In June, the National Network to End Domestic Violence released the findings of its one-night annual census from September 2017. The census, now in its twelfth year, documents the number of individuals who sought services in a single 24-hour period from nearly 1,700 domestic violence programs throughout the U.S., Guam and Puerto Rico.
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The numbers showed …
- 70,245 survivors were served in some capacity
- 40,470 of those survivors—adults and children—received emergency shelter or transitional housing
- 31,775 others received non-residential services, such as counseling, legal advocacy and children’s support groups
- 20,352 hotline calls were answered—more than 14 calls per minute
The NNEDV hopes these numbers assist with advocacy and fundraising, painting a clearer picture of the need. After all, if people outside of the domestic violence field can see the scope of the problem, perhaps they’ll believe there actually is one.
According to an article from Explorable.com, the purpose of statistics is to have proof. “Statistical analysis provides credibility to a theory and is central to the general acceptance of most statements.”
That begs the question, without statistics, is domestic violence simply a theory?
Paul Denial, former executive director of New Life Center in Goodyear, Ariz., has been immersed in domestic violence work for nearly two decades. He thinks that while they have their merits, he also calls statistics “a distraction technique.”
“Some funders will make advocates run out and find this elusive number,” says Denial, “essentially as a way to blow them off.”
Why Domestic Violence is Difficult to Tally
Therein lies a conundrum, say advocates. An accurate number is required to prove the problem and, thus, receive funding. Yet, finding the exact number of survivors of domestic violence is like trying to count raindrops during a storm.
“You can count all the police calls or the shelter calls or the people in shelters. They’re all accurate,” says Denial. But then, of course, how do you count those who never call the police or the shelter? After all, experts agree domestic violence is vastly under reported by its victims for various reasons—fear of retaliation from the abuser, fear of judgment from others, distrust of law enforcement, denial, lack of proof, fear of deportation or living in a rural area without adequate resources.
It’s like crime statistics, Denial says. “We think we know how many people are murdered. All we know are how many bodies are found. There are a lot of missing people out there.”
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And then there’s the issue of defining domestic violence for a particular survey. Is it limited to married partners, or does it include dating partners? Long-term dating partners only, or would it count if someone went on one date and wound up being stalked for months afterward? What about those who experienced domestic violence in the past but have since escaped?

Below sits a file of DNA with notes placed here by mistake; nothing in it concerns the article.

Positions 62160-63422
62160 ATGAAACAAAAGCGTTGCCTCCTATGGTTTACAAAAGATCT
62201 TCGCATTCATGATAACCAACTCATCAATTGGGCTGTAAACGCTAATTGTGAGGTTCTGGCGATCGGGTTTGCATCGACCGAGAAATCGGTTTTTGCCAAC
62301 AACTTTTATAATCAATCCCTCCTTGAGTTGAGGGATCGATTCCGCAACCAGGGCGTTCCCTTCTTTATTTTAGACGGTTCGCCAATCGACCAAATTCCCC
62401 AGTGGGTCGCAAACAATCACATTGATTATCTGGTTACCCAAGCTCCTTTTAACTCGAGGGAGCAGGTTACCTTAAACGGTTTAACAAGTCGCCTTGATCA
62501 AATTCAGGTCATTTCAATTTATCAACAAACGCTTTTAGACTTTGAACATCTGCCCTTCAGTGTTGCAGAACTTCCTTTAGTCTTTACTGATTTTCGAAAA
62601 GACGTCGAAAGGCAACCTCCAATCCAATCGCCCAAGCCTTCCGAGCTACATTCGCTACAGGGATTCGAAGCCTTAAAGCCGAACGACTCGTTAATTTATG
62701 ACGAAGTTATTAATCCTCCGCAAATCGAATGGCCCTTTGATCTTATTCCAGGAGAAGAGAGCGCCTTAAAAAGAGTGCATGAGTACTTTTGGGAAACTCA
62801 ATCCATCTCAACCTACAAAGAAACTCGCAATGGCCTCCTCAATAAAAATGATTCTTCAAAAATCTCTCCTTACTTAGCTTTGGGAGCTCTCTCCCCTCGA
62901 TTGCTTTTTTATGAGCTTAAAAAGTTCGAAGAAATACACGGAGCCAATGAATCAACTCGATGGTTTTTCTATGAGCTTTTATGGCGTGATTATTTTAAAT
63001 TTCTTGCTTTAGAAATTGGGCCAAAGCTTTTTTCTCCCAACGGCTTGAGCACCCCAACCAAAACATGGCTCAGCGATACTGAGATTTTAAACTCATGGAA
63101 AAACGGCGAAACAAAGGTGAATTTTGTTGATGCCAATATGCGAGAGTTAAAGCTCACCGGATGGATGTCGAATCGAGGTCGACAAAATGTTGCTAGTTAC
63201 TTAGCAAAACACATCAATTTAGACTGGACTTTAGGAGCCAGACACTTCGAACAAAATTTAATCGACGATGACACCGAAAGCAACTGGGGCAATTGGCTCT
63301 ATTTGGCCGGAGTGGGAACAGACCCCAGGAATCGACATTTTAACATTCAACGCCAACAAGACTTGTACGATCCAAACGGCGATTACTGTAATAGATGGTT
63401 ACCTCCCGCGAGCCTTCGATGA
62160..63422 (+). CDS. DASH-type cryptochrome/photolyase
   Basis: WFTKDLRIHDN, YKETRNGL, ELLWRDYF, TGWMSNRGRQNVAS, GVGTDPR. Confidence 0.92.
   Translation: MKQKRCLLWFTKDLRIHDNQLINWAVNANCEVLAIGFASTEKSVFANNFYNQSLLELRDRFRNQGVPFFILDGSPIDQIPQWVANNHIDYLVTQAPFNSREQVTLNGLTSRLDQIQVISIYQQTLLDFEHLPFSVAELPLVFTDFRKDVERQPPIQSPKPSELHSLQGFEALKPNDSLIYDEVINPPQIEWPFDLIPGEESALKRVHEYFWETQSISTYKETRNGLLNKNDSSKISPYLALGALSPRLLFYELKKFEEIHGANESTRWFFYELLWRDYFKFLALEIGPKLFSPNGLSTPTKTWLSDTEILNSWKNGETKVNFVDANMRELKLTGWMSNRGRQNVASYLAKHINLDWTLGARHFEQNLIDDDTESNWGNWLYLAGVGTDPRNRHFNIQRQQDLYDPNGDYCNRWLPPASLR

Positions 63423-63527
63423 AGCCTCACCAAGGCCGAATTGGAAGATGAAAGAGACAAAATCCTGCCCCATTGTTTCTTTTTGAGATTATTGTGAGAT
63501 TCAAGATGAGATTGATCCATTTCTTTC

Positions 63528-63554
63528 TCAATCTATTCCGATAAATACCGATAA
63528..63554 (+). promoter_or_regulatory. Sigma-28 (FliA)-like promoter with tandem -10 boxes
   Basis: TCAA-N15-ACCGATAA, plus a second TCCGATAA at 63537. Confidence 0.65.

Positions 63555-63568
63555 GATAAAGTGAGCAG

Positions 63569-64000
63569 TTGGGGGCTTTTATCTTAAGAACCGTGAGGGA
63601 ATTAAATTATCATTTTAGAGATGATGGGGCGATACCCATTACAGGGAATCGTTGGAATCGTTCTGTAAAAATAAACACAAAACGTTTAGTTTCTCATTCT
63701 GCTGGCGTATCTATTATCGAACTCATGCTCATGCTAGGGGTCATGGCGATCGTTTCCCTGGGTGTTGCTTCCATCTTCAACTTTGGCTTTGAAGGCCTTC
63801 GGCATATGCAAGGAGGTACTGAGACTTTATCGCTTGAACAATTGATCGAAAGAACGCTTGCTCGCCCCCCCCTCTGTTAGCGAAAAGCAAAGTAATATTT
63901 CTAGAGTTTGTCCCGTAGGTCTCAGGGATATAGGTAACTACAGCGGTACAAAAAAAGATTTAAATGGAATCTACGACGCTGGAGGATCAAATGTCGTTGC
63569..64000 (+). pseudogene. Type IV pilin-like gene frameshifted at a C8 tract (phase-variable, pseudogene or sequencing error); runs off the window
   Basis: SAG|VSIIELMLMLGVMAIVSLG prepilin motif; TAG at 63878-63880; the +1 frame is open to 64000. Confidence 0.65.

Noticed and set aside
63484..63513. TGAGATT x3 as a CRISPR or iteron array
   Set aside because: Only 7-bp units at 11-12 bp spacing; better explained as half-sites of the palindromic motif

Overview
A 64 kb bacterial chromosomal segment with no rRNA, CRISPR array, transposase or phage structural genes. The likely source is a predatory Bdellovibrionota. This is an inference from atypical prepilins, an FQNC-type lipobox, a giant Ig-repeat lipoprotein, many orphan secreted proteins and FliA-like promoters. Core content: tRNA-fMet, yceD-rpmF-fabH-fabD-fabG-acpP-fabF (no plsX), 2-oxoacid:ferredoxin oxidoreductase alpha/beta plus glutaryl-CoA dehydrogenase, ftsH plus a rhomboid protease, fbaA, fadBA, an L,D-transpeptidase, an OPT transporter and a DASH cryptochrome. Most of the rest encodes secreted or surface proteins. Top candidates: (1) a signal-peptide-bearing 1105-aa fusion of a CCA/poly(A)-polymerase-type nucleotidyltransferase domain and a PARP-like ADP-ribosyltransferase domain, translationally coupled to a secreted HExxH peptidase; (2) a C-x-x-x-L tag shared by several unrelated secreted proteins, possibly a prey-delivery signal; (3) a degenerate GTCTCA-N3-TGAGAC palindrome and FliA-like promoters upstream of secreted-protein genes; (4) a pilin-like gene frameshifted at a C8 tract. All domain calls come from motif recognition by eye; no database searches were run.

What about age? Can a child be a victim of domestic violence if he or she has grown up with it in their home?
And then there are secondary survivors to account for—those who have not been personally abused but still experienced its aftermath. The friends, relatives, support persons, alienated by the abuser from the survivor who may struggle with anxiety for not being able to save a loved one.
Even during a house-by-house phone survey, how likely are survivors to identify over the phone, perhaps with their abuser standing nearby, that they’ve been a victim? How many survivors have trouble admitting it ever happened?
“There are reasons we don’t have a good statistic,” says Denial.
There’s also the problem of false statistics, which are plentiful. See “How to Spot Faulty Statistics” for more on that problem.
What’s the Point, Then?
Marium Durrani, senior policy attorney with the NNEDV says the census is a critical part of their appropriations advocacy work. In other words, it helps the nonprofit get funded. But the survey itself proves that funding is still not adequate. The NNEDV found 11,441 requests for services, including emergency shelter and legal representation, went unmet in a 24-hour period because programs lacked available resources.
“Unmet need data shows that we, as communities, states, this country, still need to invest in services and resources that survivors need. Accessing a safe shelter, financial resources, transportation, etc., can often mean life or death in a situation like domestic violence, and it’s unconscionable that victims cannot find safety for themselves and their families,” Durrani says.
Durrani says she doesn’t believe gathering statistics is a waste of time because, she agrees, “they are evidence.” And any number above zero, says Durrani, is unacceptable.
But she also acknowledges there’s something more than a number that can make their case.
“Beyond numbers, which are fairly straightforward, we capture some rich stories as well. Those stories show that programs are helping save lives, making unique partnerships in their communities, getting creative in meeting the needs of survivors ... and also show the devastating aspect of not being able to help survivors in need,” Durrani says.
“We’re in a time where more survivors are coming forward than ever before, and we all must be there to help and provide them some measure of safety and justice.”
Want to help? Start with “10 Ways You Can Help Prevent Domestic Violence Where You Live.”
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